But Francis defended a bishop who was accused of covering up for his fellow clergy member
Pope apologises to victims abused by Chilean priest
Pope Francis apologised for insisting that victims of paedophile priests show “proof” to be believed, saying he realised it was a “slap in the face” to victims that he never intended.
But he doubled down on defending a Chilean bishop accused by victims of covering up for the country’s most notorious paedophile priest, and he repeated that anyone who makes such accusations without providing evidence is guilty of slander.
Francis issued the partial mea culpa in an airborne press conference late on Sunday as he returned home from Chile and Peru, where the clergy abuse scandal and his own comments plunged the Catholic Church in Chile into renewed crisis and revived questions about whether Francis “gets it” about abuse.
The pope insisted that to date no one had provided him with evidence that Bishop Juan Barros was complicit in keeping quiet about the perversions of the Reverend Fernando Karadima, the charismatic Chilean priest who was sanctioned by the Vatican in 2011 for molesting and fondling minors in his Santiago parish.
Flying home from the most contested trip of his papacy, Francis said Mr Barros would remain bishop of Osorno, Chile, as long as there’s no evidence implicating him in the cover-up.
“I can’t condemn him because I don’t have evidence,” the pope said. “But I’m also convinced that he’s innocent.”
Karadima was removed from ministry and sentenced by the Vatican in 2011 to a lifetime of penance and prayer based on the testimony of his victims, who said they were all molested by him in the well-off parish he headed in the El Bosque area of Santiago. A Chilean judge also found the victims to be credible, saying that while she had to drop criminal charges against Karadima because too much time had passed, proof of his crimes wasn’t lacking.
The victims testified before Chilean prosecutors, and have said publicly for years that Barros, one of Karadima’s proteges, witnessed the abuse and did nothing to stop it.
Mr Barros denies the accusations.
“The best thing is for those who believe this to bring the evidence forward,” Pope Francis said. “In this moment I don’t think it’s this way, because I don’t have it, but I have an open heart to receive them.”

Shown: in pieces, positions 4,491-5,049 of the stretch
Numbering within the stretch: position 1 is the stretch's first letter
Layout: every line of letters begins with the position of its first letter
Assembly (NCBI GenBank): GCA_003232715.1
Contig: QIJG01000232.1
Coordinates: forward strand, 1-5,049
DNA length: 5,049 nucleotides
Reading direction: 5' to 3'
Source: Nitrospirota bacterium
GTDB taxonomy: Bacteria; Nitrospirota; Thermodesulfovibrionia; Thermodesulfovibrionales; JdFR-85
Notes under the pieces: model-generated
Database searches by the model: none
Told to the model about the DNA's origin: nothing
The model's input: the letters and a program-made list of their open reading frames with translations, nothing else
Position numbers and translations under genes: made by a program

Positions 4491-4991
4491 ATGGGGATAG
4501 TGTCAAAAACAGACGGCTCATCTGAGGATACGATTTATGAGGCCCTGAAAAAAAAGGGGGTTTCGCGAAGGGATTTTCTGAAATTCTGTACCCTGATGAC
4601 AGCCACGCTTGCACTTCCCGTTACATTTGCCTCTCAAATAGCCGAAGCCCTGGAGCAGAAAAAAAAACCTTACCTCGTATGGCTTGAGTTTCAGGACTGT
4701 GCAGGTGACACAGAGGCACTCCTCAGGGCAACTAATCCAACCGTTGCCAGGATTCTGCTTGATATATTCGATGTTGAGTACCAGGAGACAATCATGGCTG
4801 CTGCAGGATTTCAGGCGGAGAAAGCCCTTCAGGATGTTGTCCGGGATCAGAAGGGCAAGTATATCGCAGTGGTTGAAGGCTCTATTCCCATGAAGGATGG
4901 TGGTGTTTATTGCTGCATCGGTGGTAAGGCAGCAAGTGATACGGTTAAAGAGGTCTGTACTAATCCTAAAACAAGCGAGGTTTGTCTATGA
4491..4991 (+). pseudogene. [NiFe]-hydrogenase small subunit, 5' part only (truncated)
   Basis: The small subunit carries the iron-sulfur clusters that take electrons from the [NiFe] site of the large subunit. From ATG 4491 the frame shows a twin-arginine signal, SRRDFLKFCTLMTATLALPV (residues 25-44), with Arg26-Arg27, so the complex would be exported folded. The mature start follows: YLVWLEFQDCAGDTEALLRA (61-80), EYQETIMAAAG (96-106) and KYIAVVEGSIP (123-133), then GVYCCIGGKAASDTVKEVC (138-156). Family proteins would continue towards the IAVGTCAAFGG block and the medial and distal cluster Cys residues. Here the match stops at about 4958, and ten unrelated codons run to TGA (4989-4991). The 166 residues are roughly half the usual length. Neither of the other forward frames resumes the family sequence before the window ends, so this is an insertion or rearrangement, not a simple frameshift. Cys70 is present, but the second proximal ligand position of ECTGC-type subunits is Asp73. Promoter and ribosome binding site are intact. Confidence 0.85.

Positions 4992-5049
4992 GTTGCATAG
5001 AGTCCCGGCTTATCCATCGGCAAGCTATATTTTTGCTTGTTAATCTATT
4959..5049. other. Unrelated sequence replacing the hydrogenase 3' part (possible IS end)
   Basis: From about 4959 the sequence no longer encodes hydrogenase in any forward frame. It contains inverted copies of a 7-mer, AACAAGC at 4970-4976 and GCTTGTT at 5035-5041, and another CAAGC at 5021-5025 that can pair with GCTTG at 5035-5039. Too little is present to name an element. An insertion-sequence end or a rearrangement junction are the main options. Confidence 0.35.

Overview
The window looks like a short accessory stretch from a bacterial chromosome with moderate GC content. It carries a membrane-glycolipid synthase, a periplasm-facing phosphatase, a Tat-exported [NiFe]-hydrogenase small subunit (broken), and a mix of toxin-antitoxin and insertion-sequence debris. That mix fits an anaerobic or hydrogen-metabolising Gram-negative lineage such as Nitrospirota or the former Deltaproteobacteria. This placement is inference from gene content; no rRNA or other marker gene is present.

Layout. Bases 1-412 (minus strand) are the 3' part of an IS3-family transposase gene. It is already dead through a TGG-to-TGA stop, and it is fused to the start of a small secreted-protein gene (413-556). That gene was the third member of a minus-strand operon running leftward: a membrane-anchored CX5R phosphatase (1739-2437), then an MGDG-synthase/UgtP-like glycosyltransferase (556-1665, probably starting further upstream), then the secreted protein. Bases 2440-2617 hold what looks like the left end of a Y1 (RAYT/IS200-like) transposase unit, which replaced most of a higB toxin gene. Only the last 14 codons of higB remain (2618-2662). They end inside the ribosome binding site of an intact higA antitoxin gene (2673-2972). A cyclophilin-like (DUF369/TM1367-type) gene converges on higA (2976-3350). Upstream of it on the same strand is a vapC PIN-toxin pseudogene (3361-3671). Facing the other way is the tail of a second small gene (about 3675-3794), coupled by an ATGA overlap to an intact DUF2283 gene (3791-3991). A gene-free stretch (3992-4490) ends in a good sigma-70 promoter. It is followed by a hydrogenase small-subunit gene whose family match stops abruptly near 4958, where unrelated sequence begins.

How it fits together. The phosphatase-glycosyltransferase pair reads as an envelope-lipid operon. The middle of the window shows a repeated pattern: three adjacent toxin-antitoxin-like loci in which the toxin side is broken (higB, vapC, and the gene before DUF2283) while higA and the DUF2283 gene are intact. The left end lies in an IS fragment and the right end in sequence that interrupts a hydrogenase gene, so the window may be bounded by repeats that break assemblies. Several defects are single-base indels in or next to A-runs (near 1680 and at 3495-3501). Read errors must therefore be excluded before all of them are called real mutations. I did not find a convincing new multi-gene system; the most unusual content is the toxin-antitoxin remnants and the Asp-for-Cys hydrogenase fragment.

Juan Carlos Cruz, the most vocal of the accusers against Karadima and Mr Barros who testified in court about the cover-up, responded with a statement to The Associated Press: “If he wanted evidence, why didn’t he reach out to us when we were willing to reaffirm the testimony that not only us, but so many witnesses, have been providing for more than 15 years?”
Pope Francis, though, repeated again that anyone who makes an accusation without providing evidence is guilty of slander.
“Someone who accuses insistently without evidence, this is calumny,” he said. “If I say ‘you stole something, you stole something’, I’m slandering you because I don’t have evidence.”
He acknowledged that he misspoke when he said he needed to see “proof” to believe the accusations, saying it was a legal term that he didn’t intend. He corrected himself and used the term “evidence” instead, which he said could include testimony.
“Here I have to apologise because the word ‘proof’ hurt them. It hurt a lot of abused people,” the pope said. “I know how much they suffer. And to hear that the pope told them to their face that they need to bring a letter with proof? It’s a slap in the face.”
The Barros scandal dominated Pope Francis’ trip to Chile and Peru, and led to a remarkable Church-state public rebuke of the pope.
Cardinal Sean O'Malley, the pope’s top adviser on abuse, issued a public criticism saying Pope Francis’ words were a “source of great pain for survivors” and that such expressions had the effect of making them feel abandoned and left to “discredited exile”. The Chilean government spokeswoman, Paula Narvaez, said there was an “ethical imperative to respect victims of sexual abuse, believe them and support them”.